New To Film?

Whether you're thinking about shooting with analogue film for the first time or you want to buy some film for someone who is already shooting with film but don't know where to start then this is the page for you. If you have any queries that are not answered below then please feel free to drop us an email via our contact form.

Types of Film

35mm - This is the most common type of analogue film and is also referred to as 135 film. 35mm film is the sort of film that was really popular among consumers and professionals up until the rise of digital photography in the early 00s. It consists of a roll of film with sprocket holes running along the top and bottom of the film. Most 35mm films will either be 24 or 36 exposures (images). 

120 - This type of film is used is medium format cameras to capture more detail in a photograph so the size of each frame is larger than a 35mm film. 120 film is wound manually and how many exposures you will get will depend on the format of the camera.

Instant - These films don't require processing or developing. You load the film into the camera, press the shutter and out pops the film and the image appears within 10-15 minutes. This is what is commonly referred to as a Polaroid picture however Fujifilm's Instax range does the same thing but the film packs are not cross compatible. Both Polaroid and Fujifilm's instant cameras accept various types of film so please ensure you pick the correct one for your camera. Polaroid's compatibility table is below, Fujifilm's Instax range consists of Instax Mini, Instax Square and Instax Wide. Also, worth mentioning you don't need to "shake it like a Polaroid picture".

Processing Film

Once you've taken all your photos you will need to get them processed, except for instant film of course. Remember, if you're shooting film for the first time, the exposed film (the film you've taken your photos on) must not be exposed to light before you process them in a darkroom/photo lab. Once your film is processed in a lab, you can have them scanned to a digital file. Having a digital file of your image allows you to share it on social media, email them to friends or family or edit them on photo editing software such as Adobe Lightroom or Photoshop.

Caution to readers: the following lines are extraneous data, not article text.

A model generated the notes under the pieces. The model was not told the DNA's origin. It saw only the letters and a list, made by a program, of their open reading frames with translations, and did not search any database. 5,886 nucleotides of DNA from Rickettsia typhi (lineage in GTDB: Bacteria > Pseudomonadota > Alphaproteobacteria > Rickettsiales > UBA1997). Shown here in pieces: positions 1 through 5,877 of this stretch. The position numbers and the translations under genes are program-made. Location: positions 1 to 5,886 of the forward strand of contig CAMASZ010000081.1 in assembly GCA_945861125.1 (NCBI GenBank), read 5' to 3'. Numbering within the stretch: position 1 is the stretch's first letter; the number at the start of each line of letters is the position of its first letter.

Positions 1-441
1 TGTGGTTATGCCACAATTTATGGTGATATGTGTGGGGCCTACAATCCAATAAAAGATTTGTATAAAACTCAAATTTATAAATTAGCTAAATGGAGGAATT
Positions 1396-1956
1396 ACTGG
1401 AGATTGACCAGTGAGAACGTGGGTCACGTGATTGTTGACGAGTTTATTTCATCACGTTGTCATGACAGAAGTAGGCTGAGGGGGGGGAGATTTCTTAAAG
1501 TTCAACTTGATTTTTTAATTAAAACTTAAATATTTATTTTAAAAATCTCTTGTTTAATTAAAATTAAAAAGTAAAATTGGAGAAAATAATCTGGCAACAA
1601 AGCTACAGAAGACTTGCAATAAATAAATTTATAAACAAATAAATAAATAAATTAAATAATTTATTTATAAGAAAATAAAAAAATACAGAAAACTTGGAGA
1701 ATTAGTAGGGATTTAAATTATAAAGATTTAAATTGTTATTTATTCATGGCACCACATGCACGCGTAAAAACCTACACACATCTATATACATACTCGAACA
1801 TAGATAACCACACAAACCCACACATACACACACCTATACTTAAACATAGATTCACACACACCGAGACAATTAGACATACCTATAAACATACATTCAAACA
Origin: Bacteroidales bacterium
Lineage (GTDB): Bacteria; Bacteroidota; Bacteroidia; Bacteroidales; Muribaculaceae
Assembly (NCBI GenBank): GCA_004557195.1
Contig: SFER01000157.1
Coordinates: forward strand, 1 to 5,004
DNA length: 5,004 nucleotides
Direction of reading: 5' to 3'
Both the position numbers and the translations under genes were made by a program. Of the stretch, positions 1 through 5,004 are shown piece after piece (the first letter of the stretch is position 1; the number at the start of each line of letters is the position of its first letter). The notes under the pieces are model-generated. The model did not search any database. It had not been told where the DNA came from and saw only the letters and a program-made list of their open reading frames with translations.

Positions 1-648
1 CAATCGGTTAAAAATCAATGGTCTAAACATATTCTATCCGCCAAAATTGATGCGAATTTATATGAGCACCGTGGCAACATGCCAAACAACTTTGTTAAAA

We've partnered with the experts at Photographique photo lab in Bristol that are great at processing, scanning and printing film. Photographique is a small business with an experienced and professional team. They take extra care with every customers' film and images and strive to help you achieve the ultimate results. They embrace the latest technology but the whole team are passionate advocates of film photography and delivering good old fashioned customer service too. Make a purchase from us and you will automatically get a discount code to use at Photographique that will give you 10% off processing and scanning your film.


Want to learn to process your own film? Need a darkroom or a photo studio to sharpen your skills? Got you covered with a discount there too. Bright Rooms run film developing and darkroom workshops at Peckham Levels for anyone that would like learn how to process film themselves. They also run really fun workshops for children. Anyone making a purchase from us gets 10% off their workshops so even more reason to get your film from Film Bros.

Jargon

Exposures - How many photos that can be taken on a roll of film.

ISO - Actually stands for International Organization for Standardization. It is in essence a measurement of how sensitive the film is to light. On many old film cameras it is also referred to as ASA. Lower ISO film is used in brighter environments and higher ISO film would be used when there is less light available on the subject. Lower ISO film produces sharper images whereas higher ISO films can be more grainy.

Film Speed - As above. Fast film typically refers to film with an ISO of 400 and above.

Double Exposure - This is when you expose the same section of film to light twice resulting in two images on top of each other.

Long Exposure - Allowing the shutter to stay open for longer to allow the blurring of the image for artistic effect such as creating light streaks.

Aperture - Also referred to as 'F-Stop' is is how much light a camera lens lets in to expose the film. A lower aperture lens lets more light in and allows for nicer bokeh (the blurry background effect that accentuates the foreground subject).